Joel Embiid Is Following the Same Career Path as Hall of Fame Center Bill Walton

For the third time in four postseasons, Philadelphia 76ers center Joel Embiid will miss at least one game due to injury. Embiid will not play in Game 5 of Philadelphia’s series with the Washington Wizards with a torn meniscus in his right knee. His status is unknown beyond Game 5. But it’s another health-related speed bump in a career that has been replete with them. It’s not unfair to compare Embiid with another massively talented but immensely fragile big man, Hall of Famer Bill Walton.

Since being drafted third overall in 2014, Embiid has missed two full seasons due to injury. He has never missed less than 18 games in any of the five seasons he’s been in uniform. Similarly, Walton missed four full seasons over an NBA career that spanned from 1974–1988.

The ratio of seasons during which Walton played and those he missed is eerily identical to Embiid. Each spent five seasons on the court for every two off it.

Bill Walton and Joel Embiid even share collegiate injury histories

Bill Walton starred at UCLA in the 1970s; Joel Embiid was a standout at Kansas during his lone season there in 2013-14
Bill Walton (L) and Joel Embiid each battled back injuries while still playing at the collegiate level. | UCLA/Collegiate Images via Getty Images | Matthew Visinsky/Icon SMU/Corbis/Icon Sportswire via Getty Images

As a senior at UCLA in the 1973–74 season, Bill Walton sat out three games with a spinal fracture. UCLA’s record 88-game winning streak ended that season, as was the Bruins’ string of seven straight NCAA championships.  Joel Embiid missed the end of his lone season at Kansas with a stress fracture in his lower back.

Despite the injury concerns, Walton was the No. 1 overall pick in the 1974 NBA draft by the Portland Trail Blazers. In his healthiest season in Portland, Walton missed 17 games in 1976–77. He was still able to lead the Blazers to their only NBA title that season, however. Even though Walton missed 24 games the following season, he was named NBA MVP. But Portland floundered without its big man.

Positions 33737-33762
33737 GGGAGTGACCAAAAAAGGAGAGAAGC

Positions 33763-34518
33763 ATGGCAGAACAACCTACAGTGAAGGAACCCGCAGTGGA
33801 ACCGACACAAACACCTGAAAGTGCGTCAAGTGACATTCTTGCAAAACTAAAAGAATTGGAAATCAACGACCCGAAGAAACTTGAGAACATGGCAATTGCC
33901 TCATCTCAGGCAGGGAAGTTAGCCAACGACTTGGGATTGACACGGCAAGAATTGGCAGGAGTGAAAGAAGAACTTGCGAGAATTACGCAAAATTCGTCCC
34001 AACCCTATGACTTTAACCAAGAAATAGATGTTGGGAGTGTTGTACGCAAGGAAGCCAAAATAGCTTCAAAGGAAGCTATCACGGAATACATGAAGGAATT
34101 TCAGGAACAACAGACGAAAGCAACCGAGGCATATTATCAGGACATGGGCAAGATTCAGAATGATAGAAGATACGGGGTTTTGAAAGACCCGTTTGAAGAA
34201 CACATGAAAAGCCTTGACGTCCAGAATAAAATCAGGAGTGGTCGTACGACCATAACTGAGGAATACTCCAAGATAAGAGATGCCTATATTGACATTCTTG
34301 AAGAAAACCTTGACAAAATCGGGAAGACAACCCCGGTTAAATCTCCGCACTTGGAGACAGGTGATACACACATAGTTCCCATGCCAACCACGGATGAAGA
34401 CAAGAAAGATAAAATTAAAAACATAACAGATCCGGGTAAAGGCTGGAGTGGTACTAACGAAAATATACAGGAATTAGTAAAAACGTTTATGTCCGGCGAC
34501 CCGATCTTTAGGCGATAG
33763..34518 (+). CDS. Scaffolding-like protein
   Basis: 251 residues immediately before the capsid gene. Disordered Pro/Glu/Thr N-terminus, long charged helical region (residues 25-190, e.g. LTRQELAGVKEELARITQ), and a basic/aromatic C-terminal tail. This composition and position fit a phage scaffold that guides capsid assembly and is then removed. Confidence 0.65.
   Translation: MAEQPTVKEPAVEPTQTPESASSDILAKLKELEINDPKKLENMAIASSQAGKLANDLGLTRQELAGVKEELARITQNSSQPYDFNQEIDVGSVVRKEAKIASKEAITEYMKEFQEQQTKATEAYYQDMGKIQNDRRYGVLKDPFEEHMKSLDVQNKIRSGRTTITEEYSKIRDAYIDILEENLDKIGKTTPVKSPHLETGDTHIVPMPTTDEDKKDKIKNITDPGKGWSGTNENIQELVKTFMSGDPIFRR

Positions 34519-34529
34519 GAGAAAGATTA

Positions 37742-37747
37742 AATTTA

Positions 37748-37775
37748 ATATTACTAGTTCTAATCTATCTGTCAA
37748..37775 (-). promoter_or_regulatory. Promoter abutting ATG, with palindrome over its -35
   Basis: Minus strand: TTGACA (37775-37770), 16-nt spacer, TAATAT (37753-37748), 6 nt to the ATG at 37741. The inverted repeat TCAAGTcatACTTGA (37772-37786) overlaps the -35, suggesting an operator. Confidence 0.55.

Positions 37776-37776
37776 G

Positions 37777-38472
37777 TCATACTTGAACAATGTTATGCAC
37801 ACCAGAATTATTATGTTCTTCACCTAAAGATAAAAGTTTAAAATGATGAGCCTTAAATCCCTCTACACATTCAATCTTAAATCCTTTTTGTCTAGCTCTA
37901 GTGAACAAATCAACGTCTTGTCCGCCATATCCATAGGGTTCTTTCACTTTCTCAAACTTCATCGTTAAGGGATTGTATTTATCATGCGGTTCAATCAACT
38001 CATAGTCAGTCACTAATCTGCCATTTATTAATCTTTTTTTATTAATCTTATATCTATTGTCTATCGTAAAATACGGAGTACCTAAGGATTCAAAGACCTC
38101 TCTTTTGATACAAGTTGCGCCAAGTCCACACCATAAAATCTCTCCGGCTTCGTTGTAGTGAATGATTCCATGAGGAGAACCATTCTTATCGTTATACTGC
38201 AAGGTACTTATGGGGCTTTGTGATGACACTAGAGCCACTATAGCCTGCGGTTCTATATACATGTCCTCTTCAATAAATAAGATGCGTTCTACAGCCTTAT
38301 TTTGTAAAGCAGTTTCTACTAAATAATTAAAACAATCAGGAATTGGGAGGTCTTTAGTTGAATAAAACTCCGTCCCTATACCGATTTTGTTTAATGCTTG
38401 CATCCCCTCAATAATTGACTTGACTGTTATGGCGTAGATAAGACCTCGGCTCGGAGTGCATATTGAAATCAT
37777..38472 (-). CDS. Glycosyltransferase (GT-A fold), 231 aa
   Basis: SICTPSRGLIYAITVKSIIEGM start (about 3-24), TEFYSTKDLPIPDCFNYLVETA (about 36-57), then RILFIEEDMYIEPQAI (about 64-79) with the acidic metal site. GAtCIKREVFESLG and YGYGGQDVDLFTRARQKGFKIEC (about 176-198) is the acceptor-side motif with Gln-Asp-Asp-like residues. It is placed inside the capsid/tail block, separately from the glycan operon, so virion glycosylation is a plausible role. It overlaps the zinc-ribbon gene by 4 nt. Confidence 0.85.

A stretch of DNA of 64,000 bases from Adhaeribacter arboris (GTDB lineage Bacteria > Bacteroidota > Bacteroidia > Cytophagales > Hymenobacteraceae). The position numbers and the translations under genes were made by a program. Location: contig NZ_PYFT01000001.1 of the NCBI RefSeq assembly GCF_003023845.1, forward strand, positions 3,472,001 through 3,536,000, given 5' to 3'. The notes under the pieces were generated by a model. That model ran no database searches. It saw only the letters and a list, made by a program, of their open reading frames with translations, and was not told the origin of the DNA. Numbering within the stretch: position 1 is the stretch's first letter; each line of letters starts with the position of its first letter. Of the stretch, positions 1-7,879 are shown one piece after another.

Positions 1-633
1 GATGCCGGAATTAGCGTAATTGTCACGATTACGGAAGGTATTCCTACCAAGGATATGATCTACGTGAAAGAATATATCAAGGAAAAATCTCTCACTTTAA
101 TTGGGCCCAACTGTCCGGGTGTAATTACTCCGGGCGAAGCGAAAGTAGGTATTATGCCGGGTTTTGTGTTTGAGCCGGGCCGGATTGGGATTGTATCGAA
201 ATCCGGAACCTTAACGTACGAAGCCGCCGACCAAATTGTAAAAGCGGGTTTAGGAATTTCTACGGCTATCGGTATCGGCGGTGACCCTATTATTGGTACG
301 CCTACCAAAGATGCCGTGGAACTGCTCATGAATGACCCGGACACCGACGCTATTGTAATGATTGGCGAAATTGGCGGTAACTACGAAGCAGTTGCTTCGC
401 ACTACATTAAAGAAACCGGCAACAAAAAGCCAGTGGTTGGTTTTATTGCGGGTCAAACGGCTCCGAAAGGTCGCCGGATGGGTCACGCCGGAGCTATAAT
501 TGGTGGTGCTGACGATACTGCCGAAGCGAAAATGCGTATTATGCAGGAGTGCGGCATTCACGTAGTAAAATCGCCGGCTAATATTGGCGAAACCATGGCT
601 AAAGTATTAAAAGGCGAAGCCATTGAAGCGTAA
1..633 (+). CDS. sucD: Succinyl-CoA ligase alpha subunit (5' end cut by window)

The Blazers were 50–8 before Walton’s injury and were threatening the record of 69 wins in a season. (That record, set by the Los Angeles Lakers, has been passed twice since.) But Portland went only 8–16 after the injury. Walton tried painkilling injections in his injured foot to return for the playoffs. But he lasted only two games, and Portland was upset in the conference semifinals.

Embiid had trouble getting his career off the ground

Joel Embiid was one of the top prospects in the 2014 draft class despite his injury woes at Kansas. But he reported pain in his foot during a pre-draft workout. Embiid was diagnosed with a broken navicular bone in his right foot. Philadelphia general manager Sam Hinkie selected Embiid anyway, and the youngster sat out the entire 2014–15 season.

Embiid broke the same bone while rehabilitating from the first surgery to repair it and was also out for 2015–16. He proved to be as good as advertised when he finally took the court in 2016–17. Embiid averaged 20.2 points and 7.8 rebounds per game. He played just 25.4 minutes a game and had an injury-maintenance schedule that prohibited him from playing back-to-back games. Even with the precautions, a knee injury took him out after he played only 31 games.

He’s been an All-Star each of the last four seasons and has twice been on an All-NBA team. That is despite missing 19, 18, 22, and 21 games, respectively, over that span. Embiid also had a delayed playoff debut. He missed the first two games of the first-round in 2018 with a fractured orbital in his left eye. He also sat out one game during the first round in 2019 with knee tendinitis.

Are Joel Embiid and Bill Walton connected across time?

Joel Embiid and Bill Walton, talented-but-brittle bigs from different generations
Joel Embiid (L) is a dominant scorer and defender for the Philadelphia 76ers; Bill Walton might have been the best passing center in NBA history pre-Nikola Jokic. | Tim Nwachukwu/Getty Images | Focus on Sport/Getty Images

Bill Walton was one of the most celebrated college basketball players ever. He won the Naismith Trophy as the top player in America in each of his three varsity seasons at UCLA. (First-year students were not eligible to play when Walton enrolled in 1970.) The Bruins were 88–2 while he was there, winning two national titles. As a senior, Walton’s gang lost to eventual champion NC State in the 1974 national semifinals.

His fragile feet and ankles shortened his career dramatically; of a possible 1,148 regular-season games over 14 seasons, Walton appeared in just 468. That’s not a misprint; Walton missed 680 games. He also sat out 16 of 65 playoff games during the seasons he was able to play at all.

Because of his oft-injured legs, Embiid has appeared in 260 of a possible 555 career games during the regular season. Like Walton, he has been unable to play more often than he has taken the court.

Could it be that Joel Embiid will go down as the tragically talented Bill Walton for a new generation?

Statistics courtesy of Basketball Reference and SRCBB.

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